Saturday, August 14, 2010

Ways to use up cake #1: Cake Truffles

Last week I made some mini carrot cakes to take in to work - via the potentially wasteful method of cutting the little cakes from a sheet cake using a cookie cutter. However, I know of at least a couple of awesome ways of using leftover cake, and I had an alternative use in mind for the leftovers here: cake truffles. This is a super easy way of making delicious wee treats - it works fantastically well with Tim-Tams and Toffeepops and doubtless many other things too, but today's version are carrot cake flavour.

Mine are simple, though. To make the truffles, crumble up your cake in a big bowl, add cream cheese, and mush it all together. If you want you can add extra flavours - I added a bit of extra cinnamon and nutmeg to this as I felt there wasn't enough in the cake itself. Then roll it into balls. Chill the balls for a while (an hour or more), because the next step is dipping them in chocolate and it sets nice and quickly if the stuff you're dipping is good and cold.

As an indication of quantities, I used about 350g of cream cheese for about 700g of cake (lots of truffles!) but it will vary depending on the consistency of your crumbs and the desired effect - I wanted them a bit more cream cheese-y because it plays out the carrot cake theme well but for such a moist cake I could have used less. So just keep adding it until you have enough to stick the crumbs together well.

Once you've rolled the balls and chilled/frozen them for a while, melt some chocolate melts (I zap them in the microwave in short bursts, watch it carefully to ensure it doesn't burn but it's much quicker than in a bowl over simmering water), then dip the balls individually into the chocolate, covering fully, and place on a sheet of baking paper (or a silicone baking sheet if you have one) to set. If you want to you can add decorations or toppings before they set - or even swirl some more melted chocolate of a different type (e.g. white if you used milk or dark to coat them, or vice versa) on the top. Or even sprinkle nuts or something on top. The world is your oyster!

And that's it. You can freeze them for a month or so, or keep chilled for up to two weeks. Best to keep them in the fridge, though, because of the cream cheese.

I tried one of these and am a bit disappointed - I expected them to be better than they are. Next time I will use cream cheese icing (i.e. add some icing sugar and lemon juice) instead of plain cream cheese - and I think maybe dark or milk chocolate would have been a better option. For some of the truffles I mixed some cinnamon through the white chocolate before dipping, but the cinnamon flavour is lost in the chocolate. I can vouch for Tim-Tam truffles being astonishingly tasty, though, and I'm sure with a bit of tweaking these would be excellent, too. Lesson for me: don't make experimental truffles after a big dinner when  you don't feel like tasting them during the making. ;-)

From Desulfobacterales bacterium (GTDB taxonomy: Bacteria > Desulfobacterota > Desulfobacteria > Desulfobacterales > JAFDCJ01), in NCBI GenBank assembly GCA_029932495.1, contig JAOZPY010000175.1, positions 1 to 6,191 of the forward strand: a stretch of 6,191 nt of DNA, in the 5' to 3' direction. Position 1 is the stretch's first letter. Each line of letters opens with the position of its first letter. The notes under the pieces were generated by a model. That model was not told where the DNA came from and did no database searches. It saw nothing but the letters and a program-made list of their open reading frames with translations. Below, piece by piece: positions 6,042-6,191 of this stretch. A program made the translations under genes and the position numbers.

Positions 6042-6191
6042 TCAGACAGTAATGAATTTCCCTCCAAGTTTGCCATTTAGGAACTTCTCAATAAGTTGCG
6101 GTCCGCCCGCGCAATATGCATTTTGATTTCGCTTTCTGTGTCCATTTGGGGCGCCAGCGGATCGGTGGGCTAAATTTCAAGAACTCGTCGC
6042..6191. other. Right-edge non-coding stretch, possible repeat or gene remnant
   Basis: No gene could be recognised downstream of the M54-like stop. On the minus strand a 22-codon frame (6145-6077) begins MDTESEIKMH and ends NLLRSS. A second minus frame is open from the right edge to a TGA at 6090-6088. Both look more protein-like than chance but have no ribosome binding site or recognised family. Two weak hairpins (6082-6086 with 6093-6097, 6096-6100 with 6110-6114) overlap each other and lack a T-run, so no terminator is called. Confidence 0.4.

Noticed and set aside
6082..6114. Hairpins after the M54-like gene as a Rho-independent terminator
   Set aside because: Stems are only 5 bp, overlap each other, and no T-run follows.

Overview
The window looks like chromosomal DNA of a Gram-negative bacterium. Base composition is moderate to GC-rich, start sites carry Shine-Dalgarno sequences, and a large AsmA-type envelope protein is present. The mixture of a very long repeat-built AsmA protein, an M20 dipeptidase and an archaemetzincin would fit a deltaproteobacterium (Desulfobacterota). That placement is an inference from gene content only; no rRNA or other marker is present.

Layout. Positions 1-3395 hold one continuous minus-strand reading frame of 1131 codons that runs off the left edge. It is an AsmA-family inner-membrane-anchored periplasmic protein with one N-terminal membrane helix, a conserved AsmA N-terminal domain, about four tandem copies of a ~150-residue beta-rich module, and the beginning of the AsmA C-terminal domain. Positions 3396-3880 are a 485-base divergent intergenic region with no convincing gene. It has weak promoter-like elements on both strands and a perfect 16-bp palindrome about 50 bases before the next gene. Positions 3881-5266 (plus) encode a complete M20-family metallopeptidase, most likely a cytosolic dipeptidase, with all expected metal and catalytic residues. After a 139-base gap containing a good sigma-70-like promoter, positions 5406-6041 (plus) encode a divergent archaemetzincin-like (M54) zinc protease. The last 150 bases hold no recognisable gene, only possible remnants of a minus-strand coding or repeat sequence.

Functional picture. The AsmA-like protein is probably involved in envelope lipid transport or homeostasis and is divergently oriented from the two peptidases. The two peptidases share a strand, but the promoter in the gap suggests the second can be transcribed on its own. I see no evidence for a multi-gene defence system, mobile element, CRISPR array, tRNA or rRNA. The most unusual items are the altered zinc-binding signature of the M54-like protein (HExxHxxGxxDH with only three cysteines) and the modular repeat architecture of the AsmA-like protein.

If you ever need inspiration to make these exceptionally cute, check out Bakerella - she excels at (and in fact has just written a book on) cake pops, which are these self-same treats, except on a stick and with disgustingly cute decorations in every fathomable theme.


  1. Yummy treats ... Thank you for letting us sample these scrumptious morsels.
    Neighbour man/lady

  2. I did this once with a pineapple cake which didn't work out - it was really good, but a bit ridiculous with all these cake truffles sitting in my fridge...they disappeared fast. Carrot cake truffles sound good to me, sorry to hear they didn't blow you away, they certainly look mighty fine!

  3. Hi, Just wondering what brand of chocolate you used?

  4. Anon, it depends; if you want to make sure they set hard without fussing too much about the chocolate use chocolate melts from the baking aisle of the supermarket. I usually use chocolate I like to eat, though - Cadbury Dream is my favourite supermarket brand white chocolate, for example - which means you have to be careful not to heat the chocolate too much (heat it just barely enough to melt) and unless you temper it properly, which is pretty complicated (i.e. I wouldn't bother for these) they will stay a bit soft. Hope that helps!

  5. Thank you - I used Nestle Melts in the end. Had a chocolate disaster when i used chocolate from the cake decorating shop!!


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